Posts Tagged ‘New York’

Also known as The Island of the Dead, it is run by the NYC Department of corrections and to visit you’d need to be either a convict, worker or a family member of someone that is buried on the island, and even family members are heavily supervised. Tresspass also leaves violators with a heavy fine and up to two years of imprisonment.

Hart’s Island was a POW camp for four months during 1865, 235 confederate soldiers died on the island. In 1870 it was a yellow fever quarantine station for New York and then in 1885 there was a women’s insane asylum which still stands today, and there was also a boys reformatory. Then in World War 2 it was handed to the Navy and it has also been used as a prison, TB Sanatorium and drug rehabilitation centre.

So all of this aside the Island has also been used for another purpose, the disposal of the dead for those that cannot be funded for a proper burial. 850,000 people have been buried there in mass graves and the number is not likely to stop.

Most of the people that are buried there died as unknown, unclaimed bodies. The homeless, mentally ill, alcoholics, transients, and other unfortunates from the minors to elders reside in the trenches and with such a gloomy history it’s not surprising that stories of the haunted come from the land.

A trench at the potter's field on Hart Island, circa 1890 by Jacob Riis

The hotel is located in Manhattan, New York and a half-block away from Times Square. It was originally financed by a loan to Harris and Percy Uris in May 1929, then chartered by M C Levine on 22nd April 1930. Until 1976 the hotel was known as the Dixie Hotel and it is 24 stories high, when it opened it had 1000 rooms and now has 700. It was incredibly large but the wing on 42nd street has since been demolished.

Thanks to reviews from 2004-2008 the hotel gained notoriety because it was voted the dirtiest hotel in America for those four years in a row, numerous reports on Trip Advisor warned of bedbugs and unsafe conditions. As of 2012 it was still in the process of renovation and mixed reviews are on trip advisor of late with the location being it’s primary bonus but the reviews still seem to show that the hotel’s age and wear still show. I am a little frustrated that I found out about this after I had been, during my visit to New York I am sure I would have convinced my friend from Connecticut that we could have a nose around!

The hotel has seen several owners and so I am going to just pick up on relevant points for interest in regards to this blog. For instance the hotel and bus terminal were sold in March 1932 during the Great Depression to pay off a debt, Roy S Hubbel gained control of it and incidentally died in the hotel in his room October 1932, aged 55.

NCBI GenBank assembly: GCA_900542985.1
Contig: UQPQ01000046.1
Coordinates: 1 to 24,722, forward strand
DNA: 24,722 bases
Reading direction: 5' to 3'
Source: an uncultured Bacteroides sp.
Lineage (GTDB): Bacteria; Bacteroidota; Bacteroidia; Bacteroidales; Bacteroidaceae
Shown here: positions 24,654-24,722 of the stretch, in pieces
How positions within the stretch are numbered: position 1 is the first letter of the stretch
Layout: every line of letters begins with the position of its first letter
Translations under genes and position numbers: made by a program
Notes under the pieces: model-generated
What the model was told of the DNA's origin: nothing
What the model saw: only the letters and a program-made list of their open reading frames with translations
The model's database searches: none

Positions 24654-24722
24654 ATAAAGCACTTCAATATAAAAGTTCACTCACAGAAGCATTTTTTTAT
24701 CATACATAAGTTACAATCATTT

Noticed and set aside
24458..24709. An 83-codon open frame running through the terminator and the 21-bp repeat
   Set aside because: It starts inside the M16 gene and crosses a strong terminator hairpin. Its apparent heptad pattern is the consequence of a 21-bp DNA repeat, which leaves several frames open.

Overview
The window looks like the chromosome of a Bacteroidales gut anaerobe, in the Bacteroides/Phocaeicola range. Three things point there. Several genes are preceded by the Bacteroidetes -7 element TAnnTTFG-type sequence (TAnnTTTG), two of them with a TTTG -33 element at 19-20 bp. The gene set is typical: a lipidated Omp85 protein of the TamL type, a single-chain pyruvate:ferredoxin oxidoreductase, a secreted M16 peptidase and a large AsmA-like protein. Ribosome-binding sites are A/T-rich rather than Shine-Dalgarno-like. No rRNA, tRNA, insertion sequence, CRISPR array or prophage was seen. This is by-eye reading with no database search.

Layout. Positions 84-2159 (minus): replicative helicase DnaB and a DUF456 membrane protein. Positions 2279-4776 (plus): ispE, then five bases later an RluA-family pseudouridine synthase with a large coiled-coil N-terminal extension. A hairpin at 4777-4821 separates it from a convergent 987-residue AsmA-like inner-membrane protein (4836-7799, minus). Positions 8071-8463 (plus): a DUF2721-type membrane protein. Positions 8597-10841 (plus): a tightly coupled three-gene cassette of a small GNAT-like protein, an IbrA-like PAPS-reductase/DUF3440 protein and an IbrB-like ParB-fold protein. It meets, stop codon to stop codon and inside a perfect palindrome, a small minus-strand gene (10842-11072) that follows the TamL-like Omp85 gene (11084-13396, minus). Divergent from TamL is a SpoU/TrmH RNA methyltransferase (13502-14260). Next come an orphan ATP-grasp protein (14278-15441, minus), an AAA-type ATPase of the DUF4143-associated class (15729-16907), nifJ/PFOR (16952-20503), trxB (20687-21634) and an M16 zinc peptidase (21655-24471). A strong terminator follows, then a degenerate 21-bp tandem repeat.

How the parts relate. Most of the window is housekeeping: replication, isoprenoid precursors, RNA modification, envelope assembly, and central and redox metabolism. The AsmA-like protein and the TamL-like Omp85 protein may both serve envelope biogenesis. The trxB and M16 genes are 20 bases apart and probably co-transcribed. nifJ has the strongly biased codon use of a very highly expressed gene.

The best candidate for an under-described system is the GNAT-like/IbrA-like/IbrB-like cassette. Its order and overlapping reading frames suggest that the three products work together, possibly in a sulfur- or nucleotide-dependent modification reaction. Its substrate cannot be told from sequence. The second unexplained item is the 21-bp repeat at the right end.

In 1942 The Carter Hotels corporation took over, they allocated money to it in 1976 for renovation and sign alterations as part of the project to clean up the Times Square area. They then changed the name to fit with the chain of hotels. The bus depot there was in used for 27 years, finally closing July 1957. At the peak it handled 350 buses per day in summer.

April 1942 it got an increase in people using it as a permanent residence, there was a 255 seat theatre there that opened in 1966 and was then used as a nightclub and restaurant. Food was served in the hotels restaurant and amateur magicians would drop in during the 70’s to sit around the “Dixie Round Table” to swap stories and tricks. The theatre is now occupied by the Cheetah’s Gentleman’s Club.

In 1983 the hotel was home for 190 families and in December 1983 it was cited for constantly failing in regulations for health and safety, the city sued the hotel and by 1985 the owner (Truong) was found in contempt of court and ordered to pay out a $10,000 fine. New York City used it as a homeless shelter in June 1984 and the hotels 43rd Street Entrance was in regular use for teenagers and children to gather.

By the end of 1985 the number of families there had been reduced from 300 to 61 and eventually the city moved all of the homeless families from the hotel in 1988. They moved the homeless families because of troubles with plumbing, electricity, security and vermin, yet despite this they continued to try and attract guests to the hotel. In 1990 the Penthouse Hostel operated leases on the 23rd and 24th floors and the hostel sign was barely visible, then in 1998 the hotel was temporarily closed because an emergency fire exit was damaged.

There are a few anecdotes for the hotel, such as the store clerk, Sidney Miller, being arrested for violating an antismut law and was convicted in March 1966. He had an accomplice and the two were printing dirty magazines. In 1980 Darrell Bossett was an unemployed laborer who was arrested in a scuffle with police on the 4th floor. He was then charged with first and second degree murder, along with possession of a weapon, for the shooting of Officer Gabriele Vitale.

Along with this are the deaths, George R Sanders from Brooklyn jumped out of the 14th floor on 13th March, 1931. His body went through the roof of a single story restaurant; he landed at the feet of two customers and the night manager. No doubt scarring them for life! Mr Sanders left a note in his room to identify himself and citing that he was depressed.

Olga Kilbrick committed suicide too October 1931, she was the daughter of a wealthy Brockton, Mass insurance executive and had been staying on the 21st Floor. Police found a Brockton Musical Chorus card, 15 cents in change, her gloves and a pocketbook in her room.

Another suicide was Mr James M Fairbanks, a former office manager and was discovered by hotel employees on the roof of a three story extension, April 1932. He was avoiding a $29,000 embezzlement from his employers, he was staying in Room 2002 that night, and he was due to be sentenced the next day which would have carried a 5-10 year sentence.